At first it was just in the land records that he was acting as trustee for someone in a land deal. Then as I went through the newspaper abstracts I started to learn more about him.
Here's what I have found out so far (from the University of Maryland Library website), with more research to come: Frederick Stone was born February 7, 1820, in Charles County, Maryland. He was the only son of Frederick D. and Eliza Stone. His paternal grandfather was the Maryland judge and lawyer Michael Jenifer Stone. Frederick Stone began his career in Charles County as a lawyer; he was later elected to Congress in 1868 and reelected in 1870. He served as senior defense counsel in the trial of Dr. Samuel A. Mudd, who was convicted as a member of the John Wilkes Booth conspiracy to assassinate President Abraham Lincoln. Stone was a member of the defense team of David E. Harold, another convicted co-conspirator. Stone also served in the Maryland State Legislature from 1864 to 1865 and from 1871 to 1873 as well as a judge on the Maryland Court of Appeals from 1881 to 1890. When not in a position of public service, he continued to practice law at Port Tobacco in Charles County. Maryland law in 1890 stated that judges could not serve past seventy years old, but Stone was a sufficiently well-respected judge that a number of people lobbied on his behalf in the Maryland legislature to have the law changed to allow him to continue to serve. This measure was defeated, and Stone was forced to retire.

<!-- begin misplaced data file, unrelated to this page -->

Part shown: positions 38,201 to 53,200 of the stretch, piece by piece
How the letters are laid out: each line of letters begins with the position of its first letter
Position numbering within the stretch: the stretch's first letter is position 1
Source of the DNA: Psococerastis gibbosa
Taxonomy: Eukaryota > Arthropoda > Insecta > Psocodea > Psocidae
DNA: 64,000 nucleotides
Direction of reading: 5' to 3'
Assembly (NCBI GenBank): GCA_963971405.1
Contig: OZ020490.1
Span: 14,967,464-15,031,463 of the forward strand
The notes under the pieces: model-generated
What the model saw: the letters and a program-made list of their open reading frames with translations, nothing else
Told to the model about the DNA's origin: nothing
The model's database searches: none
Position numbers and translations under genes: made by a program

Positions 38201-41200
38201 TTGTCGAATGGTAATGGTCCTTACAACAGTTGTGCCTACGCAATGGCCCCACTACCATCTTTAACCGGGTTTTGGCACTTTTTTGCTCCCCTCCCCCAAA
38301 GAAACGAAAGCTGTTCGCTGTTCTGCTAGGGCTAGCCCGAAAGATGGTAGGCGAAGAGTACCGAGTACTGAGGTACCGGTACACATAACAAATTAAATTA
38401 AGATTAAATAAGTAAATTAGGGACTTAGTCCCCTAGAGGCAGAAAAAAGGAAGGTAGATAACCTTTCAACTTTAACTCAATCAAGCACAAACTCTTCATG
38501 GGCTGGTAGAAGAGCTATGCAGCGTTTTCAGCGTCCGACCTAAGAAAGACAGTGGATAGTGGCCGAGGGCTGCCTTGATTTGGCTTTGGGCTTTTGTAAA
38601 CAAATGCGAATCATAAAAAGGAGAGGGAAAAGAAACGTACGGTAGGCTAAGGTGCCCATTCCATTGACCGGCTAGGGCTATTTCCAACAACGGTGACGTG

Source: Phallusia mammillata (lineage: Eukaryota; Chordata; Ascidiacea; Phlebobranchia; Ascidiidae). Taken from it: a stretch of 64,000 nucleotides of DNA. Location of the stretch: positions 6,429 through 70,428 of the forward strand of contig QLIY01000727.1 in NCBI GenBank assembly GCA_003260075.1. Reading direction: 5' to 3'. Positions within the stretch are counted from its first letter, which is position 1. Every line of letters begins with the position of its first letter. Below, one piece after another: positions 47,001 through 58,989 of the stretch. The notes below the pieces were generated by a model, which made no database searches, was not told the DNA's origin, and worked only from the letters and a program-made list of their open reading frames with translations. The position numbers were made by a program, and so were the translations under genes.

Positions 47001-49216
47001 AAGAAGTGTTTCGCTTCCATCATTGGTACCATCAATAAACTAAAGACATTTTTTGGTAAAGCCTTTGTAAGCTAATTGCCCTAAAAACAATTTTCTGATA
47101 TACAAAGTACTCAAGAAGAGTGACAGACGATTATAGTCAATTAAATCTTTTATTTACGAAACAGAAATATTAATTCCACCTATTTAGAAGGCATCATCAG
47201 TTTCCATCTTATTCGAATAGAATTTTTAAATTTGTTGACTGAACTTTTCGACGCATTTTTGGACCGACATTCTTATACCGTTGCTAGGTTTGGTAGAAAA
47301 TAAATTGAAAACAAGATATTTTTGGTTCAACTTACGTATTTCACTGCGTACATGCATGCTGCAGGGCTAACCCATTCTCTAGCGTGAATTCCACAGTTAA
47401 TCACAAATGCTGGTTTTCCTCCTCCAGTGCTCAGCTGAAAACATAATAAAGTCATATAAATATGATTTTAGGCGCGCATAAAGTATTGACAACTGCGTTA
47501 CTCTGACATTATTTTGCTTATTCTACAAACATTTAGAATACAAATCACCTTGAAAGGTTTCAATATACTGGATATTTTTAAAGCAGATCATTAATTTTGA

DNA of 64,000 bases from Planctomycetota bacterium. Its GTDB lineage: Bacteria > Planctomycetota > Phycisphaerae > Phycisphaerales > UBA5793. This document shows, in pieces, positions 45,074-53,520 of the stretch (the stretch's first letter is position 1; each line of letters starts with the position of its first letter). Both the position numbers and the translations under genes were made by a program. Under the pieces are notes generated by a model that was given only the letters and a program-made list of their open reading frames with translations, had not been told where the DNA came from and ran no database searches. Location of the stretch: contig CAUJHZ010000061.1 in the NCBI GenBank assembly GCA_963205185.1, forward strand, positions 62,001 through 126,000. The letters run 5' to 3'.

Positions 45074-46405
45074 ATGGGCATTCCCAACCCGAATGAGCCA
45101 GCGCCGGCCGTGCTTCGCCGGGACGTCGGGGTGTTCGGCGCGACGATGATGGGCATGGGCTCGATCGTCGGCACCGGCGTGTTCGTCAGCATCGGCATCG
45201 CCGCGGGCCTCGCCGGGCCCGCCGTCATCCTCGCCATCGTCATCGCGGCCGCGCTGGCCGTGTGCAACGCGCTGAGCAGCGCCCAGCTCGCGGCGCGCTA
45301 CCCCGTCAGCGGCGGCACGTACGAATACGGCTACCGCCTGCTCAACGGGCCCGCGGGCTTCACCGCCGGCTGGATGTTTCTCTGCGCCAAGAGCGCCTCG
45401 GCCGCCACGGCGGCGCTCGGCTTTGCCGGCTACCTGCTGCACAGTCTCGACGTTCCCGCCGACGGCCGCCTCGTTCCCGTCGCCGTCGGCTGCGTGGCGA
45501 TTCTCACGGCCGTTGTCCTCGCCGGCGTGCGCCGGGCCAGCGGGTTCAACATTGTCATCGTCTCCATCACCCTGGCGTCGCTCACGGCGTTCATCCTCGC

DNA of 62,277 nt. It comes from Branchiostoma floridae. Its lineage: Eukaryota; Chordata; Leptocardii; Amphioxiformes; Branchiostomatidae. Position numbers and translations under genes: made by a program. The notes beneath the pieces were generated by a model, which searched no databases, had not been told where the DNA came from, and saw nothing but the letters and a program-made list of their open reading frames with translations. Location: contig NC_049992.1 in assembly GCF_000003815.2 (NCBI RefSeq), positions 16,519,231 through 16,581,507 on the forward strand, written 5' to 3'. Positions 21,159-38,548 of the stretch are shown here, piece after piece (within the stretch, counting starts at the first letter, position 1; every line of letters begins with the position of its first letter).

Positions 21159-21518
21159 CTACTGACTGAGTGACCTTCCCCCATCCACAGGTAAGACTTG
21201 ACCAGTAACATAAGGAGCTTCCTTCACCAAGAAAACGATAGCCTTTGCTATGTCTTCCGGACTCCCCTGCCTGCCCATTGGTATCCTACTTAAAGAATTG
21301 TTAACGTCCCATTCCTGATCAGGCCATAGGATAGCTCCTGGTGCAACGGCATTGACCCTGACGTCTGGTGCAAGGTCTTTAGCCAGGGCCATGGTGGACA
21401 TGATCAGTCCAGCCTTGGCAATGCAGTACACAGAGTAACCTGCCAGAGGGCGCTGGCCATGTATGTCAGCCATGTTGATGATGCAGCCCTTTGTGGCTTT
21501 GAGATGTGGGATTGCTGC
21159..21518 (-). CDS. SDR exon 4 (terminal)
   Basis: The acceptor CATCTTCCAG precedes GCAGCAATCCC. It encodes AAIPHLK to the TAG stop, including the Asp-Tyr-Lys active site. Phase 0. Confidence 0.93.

The University of Maryland Library has a collection of papers belonging to Frederick Stone, mostly to his wife, Jennie, and his daughters.
There is also a copy of an oral history interview between John Wearmouth and Colonel Frederick Stone Matthews, the grandson of Frederick Stone and son of his daughter Jennie Stone Matthews. It contains information about Stone family genealogy and life in Charles County and Port Tobacco in the early nineteenth century. Also included is a discussion of Frederick Stone's involvement in the Lincoln assassination trials and race relations in Charles County.
At some point, we will be producing more detailed 'biographies' of the citizens of Port Tobacco, which will lead us to reading and sorting through collections of papers and oral histories such as this one and others.